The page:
The House Judiciary Committee has revealed plans to continue pursuing testimony from former White House counsel Don McGahn, who served for a time in the Trump administration and figured prominently in Special Counsel Robert Mueller’s investigation into obstruction of justice on the part of the outgoing president. On two occasions, Trump ordered McGahn to get Mueller kicked out of his then-position, although the then-White House counsel refused. In April 2019, the House subpoenaed McGahn for testimony, but he didn’t comply with the subpoena, and now, Judiciary Committee Chair Jerry Nadler (D.N.Y.) says that he intends to reissue this subpoena in next year’s Congressional session.
In a memo to the members of his committee, Nadler said that he plans “to promptly reissue the Committee subpoena to Mr. McGahn to ensure this Committee’s litigation and corresponding legislative and oversight efforts continue uninterrupted.” Nadler also indicated that McGahn’s testimony could help lay the groundwork for future legislation that would “restore historical norms” of the relationship between the branches of government. Throughout Trump’s time in office, the White House has repeatedly stonewalled in response to basic Congressional investigative attempts. The Trump team has even claimed that top presidential aides like McGahn are “absolutely immune” from having to provide testimony.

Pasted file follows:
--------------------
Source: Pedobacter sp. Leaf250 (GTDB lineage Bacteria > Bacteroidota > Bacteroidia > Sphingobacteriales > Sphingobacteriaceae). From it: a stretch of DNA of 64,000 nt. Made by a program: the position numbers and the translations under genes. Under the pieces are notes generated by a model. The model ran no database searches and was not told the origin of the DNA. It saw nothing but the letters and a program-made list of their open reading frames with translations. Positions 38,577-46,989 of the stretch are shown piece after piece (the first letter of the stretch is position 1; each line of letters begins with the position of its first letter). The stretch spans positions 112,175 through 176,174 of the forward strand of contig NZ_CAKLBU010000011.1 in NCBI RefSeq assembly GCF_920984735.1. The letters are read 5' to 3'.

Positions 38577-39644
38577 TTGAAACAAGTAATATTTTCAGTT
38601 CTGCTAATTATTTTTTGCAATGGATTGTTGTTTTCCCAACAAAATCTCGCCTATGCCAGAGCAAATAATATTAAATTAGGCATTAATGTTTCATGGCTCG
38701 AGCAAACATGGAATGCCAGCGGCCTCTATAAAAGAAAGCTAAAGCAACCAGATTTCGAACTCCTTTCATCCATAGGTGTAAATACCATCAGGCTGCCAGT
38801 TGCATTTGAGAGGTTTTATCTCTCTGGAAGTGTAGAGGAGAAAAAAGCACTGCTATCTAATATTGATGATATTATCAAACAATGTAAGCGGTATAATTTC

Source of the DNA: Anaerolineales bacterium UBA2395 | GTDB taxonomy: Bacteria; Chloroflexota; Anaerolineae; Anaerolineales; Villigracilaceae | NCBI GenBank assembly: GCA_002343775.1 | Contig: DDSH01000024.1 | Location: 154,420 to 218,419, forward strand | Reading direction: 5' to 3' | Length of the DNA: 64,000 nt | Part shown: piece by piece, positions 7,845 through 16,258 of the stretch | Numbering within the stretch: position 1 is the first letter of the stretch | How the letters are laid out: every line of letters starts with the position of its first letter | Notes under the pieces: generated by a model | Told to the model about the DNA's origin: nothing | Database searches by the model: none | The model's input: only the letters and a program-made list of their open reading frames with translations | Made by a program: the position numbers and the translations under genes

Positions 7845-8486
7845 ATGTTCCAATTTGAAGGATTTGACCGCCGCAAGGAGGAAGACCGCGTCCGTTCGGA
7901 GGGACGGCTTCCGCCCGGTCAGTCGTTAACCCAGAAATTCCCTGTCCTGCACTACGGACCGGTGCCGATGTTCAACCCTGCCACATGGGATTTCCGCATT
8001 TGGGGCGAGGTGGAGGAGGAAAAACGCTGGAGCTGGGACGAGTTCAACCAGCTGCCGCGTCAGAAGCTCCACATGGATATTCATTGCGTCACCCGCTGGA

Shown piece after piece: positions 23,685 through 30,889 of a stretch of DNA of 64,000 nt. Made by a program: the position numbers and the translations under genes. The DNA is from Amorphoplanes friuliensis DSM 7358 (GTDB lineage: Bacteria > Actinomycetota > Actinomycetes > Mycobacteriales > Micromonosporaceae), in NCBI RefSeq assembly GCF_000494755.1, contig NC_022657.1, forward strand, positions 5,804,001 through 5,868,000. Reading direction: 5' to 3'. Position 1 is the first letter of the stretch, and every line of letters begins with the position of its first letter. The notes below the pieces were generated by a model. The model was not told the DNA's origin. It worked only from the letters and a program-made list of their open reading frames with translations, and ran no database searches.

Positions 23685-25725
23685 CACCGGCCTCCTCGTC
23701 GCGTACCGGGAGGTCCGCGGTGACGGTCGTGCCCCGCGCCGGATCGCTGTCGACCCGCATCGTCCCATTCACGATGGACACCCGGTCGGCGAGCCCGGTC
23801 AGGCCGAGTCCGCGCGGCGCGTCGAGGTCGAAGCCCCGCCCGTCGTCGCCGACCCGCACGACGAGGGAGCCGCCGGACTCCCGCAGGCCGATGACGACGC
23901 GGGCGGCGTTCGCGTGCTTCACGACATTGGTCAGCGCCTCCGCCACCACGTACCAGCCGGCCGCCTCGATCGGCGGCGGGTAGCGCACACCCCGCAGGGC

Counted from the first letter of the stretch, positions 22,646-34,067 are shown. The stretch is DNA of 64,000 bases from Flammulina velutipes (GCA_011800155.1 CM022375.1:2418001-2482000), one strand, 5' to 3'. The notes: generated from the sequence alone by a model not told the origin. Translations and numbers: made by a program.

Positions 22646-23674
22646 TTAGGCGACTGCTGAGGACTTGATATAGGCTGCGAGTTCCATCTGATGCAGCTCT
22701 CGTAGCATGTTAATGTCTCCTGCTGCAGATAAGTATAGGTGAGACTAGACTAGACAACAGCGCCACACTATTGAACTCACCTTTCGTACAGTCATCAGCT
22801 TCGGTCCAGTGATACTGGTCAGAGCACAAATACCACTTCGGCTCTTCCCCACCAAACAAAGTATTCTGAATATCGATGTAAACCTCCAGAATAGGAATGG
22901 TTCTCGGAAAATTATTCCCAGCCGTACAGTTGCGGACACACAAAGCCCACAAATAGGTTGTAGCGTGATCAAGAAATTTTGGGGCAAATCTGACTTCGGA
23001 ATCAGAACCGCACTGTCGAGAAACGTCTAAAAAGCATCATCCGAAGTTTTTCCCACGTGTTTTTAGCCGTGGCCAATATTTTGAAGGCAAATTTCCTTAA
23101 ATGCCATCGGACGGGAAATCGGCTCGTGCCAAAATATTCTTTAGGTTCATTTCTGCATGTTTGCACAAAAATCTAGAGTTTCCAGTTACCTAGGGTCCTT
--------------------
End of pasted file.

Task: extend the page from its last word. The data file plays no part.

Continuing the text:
In a concurrent filing with the D.C. Court of Appeals, which is considering the House’s lawsuit that is meant to compel McGahn’s compliance with their subpoena, House Counsel Douglas Letter “indicates that he anticipates the next Congress to adopt a longstanding rule that permits litigation to carry over from one legislative session to the next,” POLITICO explains. This argument undercuts the claim from the Justice Department that the McGahn case had become moot because of the imminent end of the current Congressional session. In reality, there’s a “long history of permitting litigation to carry over” from one session to the next, as POLITICO summarizes Letter’s argument.
The case over McGahn’s subpoena is currently set for consideration by the full U.S. Court of Appeals for Washington, D.C., where a three-judge panel recently rejected the House’s argument, claiming that the chamber didn’t even have the legal standing to bring cases over subpoena non-compliance. The case is one of many that could hang over Trump World once the president is out of office. Trump is also facing investigations from New York authorities including state Attorney General Letitia James and Manhattan District Attorney Cy Vance.